In a plenary session of the European Parliament that will be held today in Strasbourg, France, members of the European Parliament (MEPs) will vote on a motion for resolution which includes a clause to ban the use of software programs “that have been confirmed as malicious, such as Kaspersky Lab.”
The motion’s purpose is to establish general guidelines for an EU-wide strategy on cyber defense. In the motion’s lengthy body, there is also a clause that addresses public-private partnerships.
According to clause #76, if the motion passes as proposed by the Foreign Affairs Commission, EU states will be called upon and expected to review and ban software programs that have been confirmed as malicious.
Motion explicitly mentions Kaspersky as malicious software
The motion’s text matter-of-factly refers to Kaspersky products as “confirmed as malicious,” following the lead set by the US last year.
“However, in context of ‘cyber-activity’, the wording also has a specific meaning in technology context. So you may have an impression of a deep insight. But more likely, it may be as simple as a reactive response to public press reports,” Dr. Olejnik added. “If so, this wording would further emphasize the need of informed technology policy advice in policy-making process, even at the Foreign Affairs commission. That said, performing a detailed accountancy and audit of institution and organisation should always be part of security hygiene. This includes actionable decisions after obtaining credible input regarding potential weakness.”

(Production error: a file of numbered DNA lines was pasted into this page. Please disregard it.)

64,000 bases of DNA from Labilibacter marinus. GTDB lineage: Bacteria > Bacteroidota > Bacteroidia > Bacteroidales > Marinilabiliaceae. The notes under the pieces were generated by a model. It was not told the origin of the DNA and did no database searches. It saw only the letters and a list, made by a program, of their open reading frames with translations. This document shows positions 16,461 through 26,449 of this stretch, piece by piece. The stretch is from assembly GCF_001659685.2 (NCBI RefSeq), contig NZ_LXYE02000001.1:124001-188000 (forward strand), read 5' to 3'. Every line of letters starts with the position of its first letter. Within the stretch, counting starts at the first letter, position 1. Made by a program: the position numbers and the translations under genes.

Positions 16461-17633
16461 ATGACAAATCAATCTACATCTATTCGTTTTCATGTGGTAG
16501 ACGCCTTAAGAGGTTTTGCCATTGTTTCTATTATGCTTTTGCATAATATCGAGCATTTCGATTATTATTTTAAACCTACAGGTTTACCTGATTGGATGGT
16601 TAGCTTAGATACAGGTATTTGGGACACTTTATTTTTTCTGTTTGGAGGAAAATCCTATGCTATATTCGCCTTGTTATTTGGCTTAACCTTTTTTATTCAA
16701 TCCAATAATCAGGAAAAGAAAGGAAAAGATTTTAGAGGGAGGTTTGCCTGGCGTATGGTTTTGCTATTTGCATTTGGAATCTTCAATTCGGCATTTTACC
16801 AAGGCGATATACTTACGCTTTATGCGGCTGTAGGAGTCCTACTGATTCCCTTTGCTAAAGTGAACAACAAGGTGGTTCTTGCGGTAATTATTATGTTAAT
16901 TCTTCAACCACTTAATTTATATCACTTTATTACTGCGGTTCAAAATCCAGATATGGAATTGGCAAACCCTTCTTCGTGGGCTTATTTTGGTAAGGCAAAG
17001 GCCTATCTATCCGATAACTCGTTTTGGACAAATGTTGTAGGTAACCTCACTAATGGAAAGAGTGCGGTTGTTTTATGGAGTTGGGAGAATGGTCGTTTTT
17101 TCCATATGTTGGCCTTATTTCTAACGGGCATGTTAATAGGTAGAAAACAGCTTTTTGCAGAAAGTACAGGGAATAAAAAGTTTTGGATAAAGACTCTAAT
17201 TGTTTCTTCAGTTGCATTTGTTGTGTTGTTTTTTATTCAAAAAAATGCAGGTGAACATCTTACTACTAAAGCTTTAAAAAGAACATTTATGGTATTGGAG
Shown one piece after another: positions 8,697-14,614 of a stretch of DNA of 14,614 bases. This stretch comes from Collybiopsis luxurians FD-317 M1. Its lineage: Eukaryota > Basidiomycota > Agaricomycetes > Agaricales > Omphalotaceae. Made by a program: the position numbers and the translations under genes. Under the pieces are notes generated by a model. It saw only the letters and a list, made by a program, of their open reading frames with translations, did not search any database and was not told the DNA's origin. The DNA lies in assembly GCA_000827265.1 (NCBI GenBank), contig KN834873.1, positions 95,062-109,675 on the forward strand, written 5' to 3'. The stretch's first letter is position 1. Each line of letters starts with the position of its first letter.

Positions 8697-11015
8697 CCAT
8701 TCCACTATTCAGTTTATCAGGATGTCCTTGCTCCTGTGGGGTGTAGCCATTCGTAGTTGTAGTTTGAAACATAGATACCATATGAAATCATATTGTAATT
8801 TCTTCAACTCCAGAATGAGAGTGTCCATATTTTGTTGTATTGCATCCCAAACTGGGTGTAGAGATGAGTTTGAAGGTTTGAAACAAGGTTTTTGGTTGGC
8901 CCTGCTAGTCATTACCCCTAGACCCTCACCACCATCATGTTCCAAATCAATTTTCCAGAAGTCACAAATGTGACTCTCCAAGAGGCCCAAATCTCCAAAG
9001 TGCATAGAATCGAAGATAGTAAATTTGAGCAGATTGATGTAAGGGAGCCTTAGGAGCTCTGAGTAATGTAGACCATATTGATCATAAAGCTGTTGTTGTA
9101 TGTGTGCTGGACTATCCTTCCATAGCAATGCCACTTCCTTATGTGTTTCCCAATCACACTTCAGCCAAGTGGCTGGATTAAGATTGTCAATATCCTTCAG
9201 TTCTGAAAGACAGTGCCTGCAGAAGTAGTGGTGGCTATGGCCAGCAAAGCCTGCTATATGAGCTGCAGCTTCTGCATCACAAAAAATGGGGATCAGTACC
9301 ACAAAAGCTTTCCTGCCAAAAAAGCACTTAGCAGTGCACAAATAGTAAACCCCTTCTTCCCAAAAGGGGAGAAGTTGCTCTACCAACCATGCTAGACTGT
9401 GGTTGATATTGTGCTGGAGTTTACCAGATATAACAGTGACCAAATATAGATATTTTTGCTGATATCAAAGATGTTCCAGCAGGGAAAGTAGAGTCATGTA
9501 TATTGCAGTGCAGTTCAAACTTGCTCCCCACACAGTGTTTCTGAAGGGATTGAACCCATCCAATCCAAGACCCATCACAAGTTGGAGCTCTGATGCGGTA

EU following the EU, UK, and Netherlands’ lead
Today’s EU Parliament vote comes after three other countries have taken steps against Kaspersky Lab. Previously, the US has banned the use of Kaspersky Lab products on government computers; the UK has warned state agencies and private companies against using Kaspersky software on systems storing sensitive information; and the Dutch government decided to phase out the use of Kaspersky products on government networks.
“Policy-making process is lengthy, and at European Parliament, it takes even longer,” Dr. Olejnik said.
“The continued string of action might be a cascading measure in response to the already known data, but it may as well be a consequence to the continuous pressure by the public opinion.”
Kaspersky’s transparency program fell on deaf ears
All the cascading bans come after US authorities have accused the Moscow-based antivirus vendor of collaborating with Russian intelligence agencies.
Kaspersky Lab has vehemently denied all accusations for the past year. The Russian company even launched a transparency program last fall through which it intended to let governments inspect the source code of its products in the hopes of clearing its reputation.
Last month, Kaspersky announced the first details about this transparency program, together with plans to move the data of its EU customers to a “Transparency Center” in Switzerland, along with its “software assembly line.”
But despite Kaspersky’s constant denial of spying on behalf of the Russian government, the company’s reputation took a nosedive recently, as Best Buy and Office Depot pulled Kaspersky products off their stores’ shelves, the company had to shut down its Washington office, and Twitter banned the company from advertising on its network.
But to be clear, the proposed EU ban, if approved, applies only to the use of “dangerous programs” inside EU institutions and does not target the EU commercial software market.